I reached out to Henri and shared the praise I had heard. I was excited about arranging this for a number of reasons. I had been reading Henri’s web page for some time and was excited when he dipped his toes into twitter. I had reached out to him for guidance about lagging HW (more on that later) and was happy to have met him in person last summer at twittermathcamp in Minneapolis. I also knew that we had already batted around a number of ideas together as a team here at my school and I felt that we needed to hear a new voice to prompt us to make some tough decisions. We also were looking at a brand new way of living in school that made these decisions feel much more urgent. We ran schedule trials twice in the winter/spring. Once, we ran a seven day cycle one time. The second time, we ran two full cycles. This prompted a combination of optimism about some of the structural advantages of the day under these new circumstances, but it also prompted some real concerns about pacing and curricular pressures. We were primed to have serious conversations and we needed guidance/wisdom/structure for these meetings. Once we agreed that the dates would work, Henri started peppering me with some questions via email and he sent me a set of files to run off for our meeting days. He sent me a broad outline of goals and times and we established that we would spend two days together from 8:15 – 3:15 with a lunch break and a few small breaks built in. I was excited for a number of reasons. First, Henri clearly had a vision for our time together and some rich activities were being sent my way. Second, we never have this much time together focused as a math team. Whenever we are together as a faculty for big pieces of time, we are together as a full faculty or broken into smaller non-departmental groups. I was so excited to spend this kind of time just talking about math and about teaching math. As the days got closer I was increasingly happy about this time together. I was appreciative of my team for being so open minded about this. Normally, during exam week if you do not have proctoring responsibility, your time is your own. I was able to get serious buy-in from six teachers who were trading in time off to grade for two eight hour workshop days. I cannot thank them enough for this.
We met on a Tuesday and a Wednesday in the middle of exam grading week. Within the first 45 minutes of our time together on Tuesday, I was pretty sure that I had made the right decision in inviting Henri to come. We started with a math exploration looking at the relationship between area and perimeter of polyominoes that had us talking in small groups, had someone on the board drawing and explaining a pattern, had me guessing (incorrectly) that some fancy combinatoric idea was hiding in the wings, and just generally energized the minds in the room. When we meet as a department we are usually wrapped up in talking work, in looking at schedules, in discussing policy. It is a shame that we rarely talk math when we are together. This activity immediately engaged everyone in the room and had us thinking out loud and working together. I won’t go through every activity we did together, but I will say that everyone in my department either thanked me for having Henri come to visit or told someone else on our staff about what a great experience that the workshop was for them. I have already heard second hand a number of lunch table stories where my department members were talking about the positive experience that the workshop was. Most importantly, conversations are flowing right now. Conversations that did not seem urgent without a schedule change looming. Conversations that are hard to have in small bursts between classes or through emails. Conversations that are hard to fit in on a crowded agenda for a monthly department meeting. Most importantly, these are conversations that are better started when a coherent, clear agenda for the conversation has been established. This is one of the places where Henri far exceeded my already high expectations and where Henri was just better suited to be a conversation starter than I am. Within fifteen minutes of our meeting on Wednesday ending, I had two teams of teachers discussing the curriculum for their courses. Debating sequencing of curriculum, debating what topics or chapters can be entirely eliminated from a course. Debating how we can offload some responsibility from earlier courses with younger kids to later courses where the students are more sophisticated and see more clearly the need for learning. Remember, my team had already sat through two eight hour workdays on days where they would normally be at home on their own time grading exams. After all of this, they were sitting excitedly debating their courses for the fall. Henri created such an energetic and focused atmosphere to tackle these big questions that my team did not want to leave. I had my children arriving on their bus while my team was still in my room talking. Conversations that I had been trying to have for about five years were happening. The combination of the impending schedule, the valuable structured time together, and Henri’s wisdom and enthusiasm kick started these conversations. I cannot overstate how valuable our time was together and how important these conversations are for our school and our students. After exams, we had another professional development opportunity to look at teaching in a 90 minute block and one of my department colleagues was there as our representative. She talked about how enthusiastic the members of other departments were about this activity, but she remarked that she was spoiled by the two days we spent together with Henri. Pretty nice praise there.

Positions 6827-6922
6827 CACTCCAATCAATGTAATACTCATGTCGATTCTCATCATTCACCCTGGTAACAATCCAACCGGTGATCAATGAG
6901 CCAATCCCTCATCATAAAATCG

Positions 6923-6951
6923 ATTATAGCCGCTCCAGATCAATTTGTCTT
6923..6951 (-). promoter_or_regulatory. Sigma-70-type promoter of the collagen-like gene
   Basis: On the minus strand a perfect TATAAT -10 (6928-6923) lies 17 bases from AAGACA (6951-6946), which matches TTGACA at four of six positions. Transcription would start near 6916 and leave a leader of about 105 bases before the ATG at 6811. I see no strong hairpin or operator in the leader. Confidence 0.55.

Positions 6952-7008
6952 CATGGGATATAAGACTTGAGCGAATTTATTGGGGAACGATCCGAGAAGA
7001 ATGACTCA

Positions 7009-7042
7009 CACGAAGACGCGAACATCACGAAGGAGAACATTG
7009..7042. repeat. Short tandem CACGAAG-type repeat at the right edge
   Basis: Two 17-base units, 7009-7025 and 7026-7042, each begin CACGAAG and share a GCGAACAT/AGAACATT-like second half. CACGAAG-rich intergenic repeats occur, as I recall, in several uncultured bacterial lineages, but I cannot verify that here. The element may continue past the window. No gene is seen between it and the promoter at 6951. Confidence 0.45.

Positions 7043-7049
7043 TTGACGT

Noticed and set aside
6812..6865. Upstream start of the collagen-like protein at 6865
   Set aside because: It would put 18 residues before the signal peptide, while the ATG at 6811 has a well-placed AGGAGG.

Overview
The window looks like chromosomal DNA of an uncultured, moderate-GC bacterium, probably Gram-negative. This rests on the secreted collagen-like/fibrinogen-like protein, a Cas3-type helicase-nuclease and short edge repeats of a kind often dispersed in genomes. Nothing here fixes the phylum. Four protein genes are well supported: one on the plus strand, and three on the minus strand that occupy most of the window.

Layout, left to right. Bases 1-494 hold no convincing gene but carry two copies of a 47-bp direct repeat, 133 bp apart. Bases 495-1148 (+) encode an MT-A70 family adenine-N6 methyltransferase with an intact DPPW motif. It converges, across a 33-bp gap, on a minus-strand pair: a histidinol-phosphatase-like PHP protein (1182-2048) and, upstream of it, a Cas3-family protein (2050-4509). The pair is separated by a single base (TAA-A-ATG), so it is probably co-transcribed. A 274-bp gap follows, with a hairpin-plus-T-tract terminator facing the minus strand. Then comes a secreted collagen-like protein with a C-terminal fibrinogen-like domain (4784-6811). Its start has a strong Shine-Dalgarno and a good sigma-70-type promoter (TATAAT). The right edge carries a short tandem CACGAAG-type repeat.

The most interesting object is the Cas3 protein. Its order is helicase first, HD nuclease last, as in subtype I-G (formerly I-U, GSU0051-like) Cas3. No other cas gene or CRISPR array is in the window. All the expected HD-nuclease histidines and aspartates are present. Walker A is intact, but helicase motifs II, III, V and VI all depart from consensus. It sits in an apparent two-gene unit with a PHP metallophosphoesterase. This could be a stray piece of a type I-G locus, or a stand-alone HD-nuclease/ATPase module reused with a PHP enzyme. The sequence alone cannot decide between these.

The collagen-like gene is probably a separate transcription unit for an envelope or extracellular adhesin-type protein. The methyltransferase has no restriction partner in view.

Is your school is looking at structural changes to your schedule? Are you wrestling with structural conversations about curriculum? Are you looking for high quality, focused professional development time with your math department? If you answered yes to any of these questions, I cannot recommend Henri Picciotto highly enough. I am not his agent, I am not a paid actor here, I am simply a happy happy teacher who has benefited greatly from the time my department spent with Henri two weeks ago. My team seems much less anxious about the changes in our life and they seem clearer on curriculum and instructional goals. I am convinced that our students will benefit greatly from this time we spent together.